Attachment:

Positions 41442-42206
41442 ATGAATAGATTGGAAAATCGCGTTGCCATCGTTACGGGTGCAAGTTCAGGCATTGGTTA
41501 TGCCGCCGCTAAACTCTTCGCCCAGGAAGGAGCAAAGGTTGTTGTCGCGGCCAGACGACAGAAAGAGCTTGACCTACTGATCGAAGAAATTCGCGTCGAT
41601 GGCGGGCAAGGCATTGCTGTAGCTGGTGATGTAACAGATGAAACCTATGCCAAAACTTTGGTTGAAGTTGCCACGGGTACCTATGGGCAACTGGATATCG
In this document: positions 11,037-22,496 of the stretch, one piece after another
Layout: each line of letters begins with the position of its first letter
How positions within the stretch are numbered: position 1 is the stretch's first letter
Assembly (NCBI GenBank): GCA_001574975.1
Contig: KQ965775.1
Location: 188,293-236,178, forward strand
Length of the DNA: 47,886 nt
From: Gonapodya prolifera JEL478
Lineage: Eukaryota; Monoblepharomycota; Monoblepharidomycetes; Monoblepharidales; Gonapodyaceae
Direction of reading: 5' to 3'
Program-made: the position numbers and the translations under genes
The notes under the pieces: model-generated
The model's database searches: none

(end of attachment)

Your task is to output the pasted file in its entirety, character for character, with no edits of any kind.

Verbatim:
Positions 41442-42206
41442 ATGAATAGATTGGAAAATCGCGTTGCCATCGTTACGGGTGCAAGTTCAGGCATTGGTTA
41501 TGCCGCCGCTAAACTCTTCGCCCAGGAAGGAGCAAAGGTTGTTGTCGCGGCCAGACGACAGAAAGAGCTTGACCTACTGATCGAAGAAATTCGCGTCGAT
41601 GGCGGGCAAGGCATTGCTGTAGCTGGTGATGTAACAGATGAAACCTATGCCAAAACTTTGGTTGAAGTTGCCACGGGTACCTATGGGCAACTGGATATCG
In this document: positions 11,037-22,496 of the stretch, one piece after another
Layout: each line of letters begins with the position of its first letter
How positions within the stretch are numbered: position 1 is the stretch's first letter
Assembly (NCBI GenBank): GCA_001574975.1
Contig: KQ965775.1
Location: 188,293-236,178, forward strand
Length of the DNA: 47,886 nt
From: Gonapodya prolifera JEL478
Lineage: Eukaryota; Monoblepharomycota; Monoblepharidomycetes; Monoblepharidales; Gonapodyaceae
Direction of reading: 5' to 3'
Program-made: the position numbers and the translations under genes
The notes under the pieces: model-generated
The model's database searches: none